The NPR standard (and books) This I Believe is a favorite of mine. Begun by Edward R. Murrow, it gives essayists their due time in the limelight (over 60,000 submissions!), and provides an interested audience for musings about life.
I edited This I Believe essays for a dozen former students this fall, and finally settled on a topic to doodle about on my own time. It's not a full essay, but here's one thing I believe, even if I don't always heed it:
The words, "I'm just kidding" should be eradicated from our collective vocabulary.
In the halls of the school where I teach, I hear the words and see their effect far too often. Though the little phrase is an off-hand admission of regret for what's been said, we'd all be better off without that not-so-little white lie.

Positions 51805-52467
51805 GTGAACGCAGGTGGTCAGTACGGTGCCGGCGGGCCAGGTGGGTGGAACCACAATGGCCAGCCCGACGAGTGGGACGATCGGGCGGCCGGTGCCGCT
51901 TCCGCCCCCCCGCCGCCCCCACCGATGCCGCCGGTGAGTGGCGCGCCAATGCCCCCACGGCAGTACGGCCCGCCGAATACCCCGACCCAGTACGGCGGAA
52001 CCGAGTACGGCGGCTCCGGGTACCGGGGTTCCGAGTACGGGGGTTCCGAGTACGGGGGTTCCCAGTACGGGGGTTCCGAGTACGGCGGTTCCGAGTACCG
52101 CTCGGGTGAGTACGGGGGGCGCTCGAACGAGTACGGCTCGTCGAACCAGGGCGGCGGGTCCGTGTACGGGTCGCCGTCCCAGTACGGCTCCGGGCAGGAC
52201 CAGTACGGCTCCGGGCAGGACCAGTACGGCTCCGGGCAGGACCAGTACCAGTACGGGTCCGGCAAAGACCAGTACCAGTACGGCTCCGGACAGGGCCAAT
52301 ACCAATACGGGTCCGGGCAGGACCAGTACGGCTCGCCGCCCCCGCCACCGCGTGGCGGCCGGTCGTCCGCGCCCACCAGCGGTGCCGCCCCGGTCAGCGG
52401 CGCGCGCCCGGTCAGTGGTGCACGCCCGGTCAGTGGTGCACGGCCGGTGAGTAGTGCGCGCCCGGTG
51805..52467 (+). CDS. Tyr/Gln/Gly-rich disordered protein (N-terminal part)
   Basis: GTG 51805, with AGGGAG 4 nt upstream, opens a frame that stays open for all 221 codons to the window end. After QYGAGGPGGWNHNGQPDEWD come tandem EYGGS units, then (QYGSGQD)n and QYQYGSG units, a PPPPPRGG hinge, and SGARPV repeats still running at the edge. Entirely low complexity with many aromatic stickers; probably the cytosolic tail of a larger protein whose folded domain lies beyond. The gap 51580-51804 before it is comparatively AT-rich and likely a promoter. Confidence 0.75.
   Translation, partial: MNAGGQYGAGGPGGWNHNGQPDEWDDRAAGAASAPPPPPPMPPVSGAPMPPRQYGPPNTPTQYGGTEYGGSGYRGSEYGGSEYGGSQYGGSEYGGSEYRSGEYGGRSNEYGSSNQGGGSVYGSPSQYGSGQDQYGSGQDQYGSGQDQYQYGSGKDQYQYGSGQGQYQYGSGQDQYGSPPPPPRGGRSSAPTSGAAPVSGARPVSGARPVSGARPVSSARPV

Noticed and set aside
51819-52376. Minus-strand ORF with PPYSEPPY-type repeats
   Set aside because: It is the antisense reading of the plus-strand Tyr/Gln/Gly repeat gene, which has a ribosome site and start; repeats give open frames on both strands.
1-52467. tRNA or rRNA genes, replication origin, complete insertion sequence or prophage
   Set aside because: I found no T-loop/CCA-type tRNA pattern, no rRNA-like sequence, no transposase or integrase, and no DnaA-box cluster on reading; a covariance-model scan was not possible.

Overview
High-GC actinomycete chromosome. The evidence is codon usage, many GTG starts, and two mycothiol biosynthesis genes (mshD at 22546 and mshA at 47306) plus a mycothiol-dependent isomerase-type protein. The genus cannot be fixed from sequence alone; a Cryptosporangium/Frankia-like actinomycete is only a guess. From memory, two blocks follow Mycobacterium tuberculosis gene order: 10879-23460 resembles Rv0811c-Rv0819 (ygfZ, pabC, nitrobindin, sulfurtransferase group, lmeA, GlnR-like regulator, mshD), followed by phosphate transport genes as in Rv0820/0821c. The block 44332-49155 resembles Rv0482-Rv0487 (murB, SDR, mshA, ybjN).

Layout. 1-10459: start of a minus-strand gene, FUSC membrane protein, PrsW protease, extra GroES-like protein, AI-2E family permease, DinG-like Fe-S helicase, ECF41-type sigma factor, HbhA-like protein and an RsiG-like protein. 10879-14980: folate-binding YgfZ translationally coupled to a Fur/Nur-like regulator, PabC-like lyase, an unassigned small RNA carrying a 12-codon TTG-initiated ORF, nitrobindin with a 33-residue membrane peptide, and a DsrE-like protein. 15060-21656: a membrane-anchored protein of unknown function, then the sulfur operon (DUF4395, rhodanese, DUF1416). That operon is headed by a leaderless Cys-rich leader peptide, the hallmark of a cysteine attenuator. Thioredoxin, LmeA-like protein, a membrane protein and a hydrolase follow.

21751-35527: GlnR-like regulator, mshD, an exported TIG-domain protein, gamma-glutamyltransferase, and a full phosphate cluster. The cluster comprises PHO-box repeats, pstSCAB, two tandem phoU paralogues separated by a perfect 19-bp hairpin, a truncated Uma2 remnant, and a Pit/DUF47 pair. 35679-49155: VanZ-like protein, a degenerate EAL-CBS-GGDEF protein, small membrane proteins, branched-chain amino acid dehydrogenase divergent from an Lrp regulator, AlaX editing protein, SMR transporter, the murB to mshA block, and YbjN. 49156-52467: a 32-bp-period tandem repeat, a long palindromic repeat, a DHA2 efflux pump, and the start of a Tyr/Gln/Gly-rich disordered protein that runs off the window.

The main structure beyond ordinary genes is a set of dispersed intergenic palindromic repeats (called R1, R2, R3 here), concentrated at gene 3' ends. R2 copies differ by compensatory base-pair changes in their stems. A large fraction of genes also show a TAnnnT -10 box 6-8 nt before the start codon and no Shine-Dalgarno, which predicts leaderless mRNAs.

Hearing the phrase "just kidding" doesn't erase the hurt, but it does erode trust. Speaking the phrase doesn't soften harsh words or retract what's been uttered. The impulse to tell someone I was only joking simply means I should have kept quiet to begin with.
People try to excuse offensive behavior with the "just kidding" Band-Aid instead of sincerely apologizing. The phrase is an effort to redirect insecurities onto the verbal target ("Can't you take a joke? I didn't mean it.") rather than owning up to rudeness.
If we don't mean it, we shouldn't say it, and if a truth needs to be told, it shouldn't be masked as meaningless ribbing. I'm willing to bet that "I'm just kidding" is the most often told lie. And it's no joke.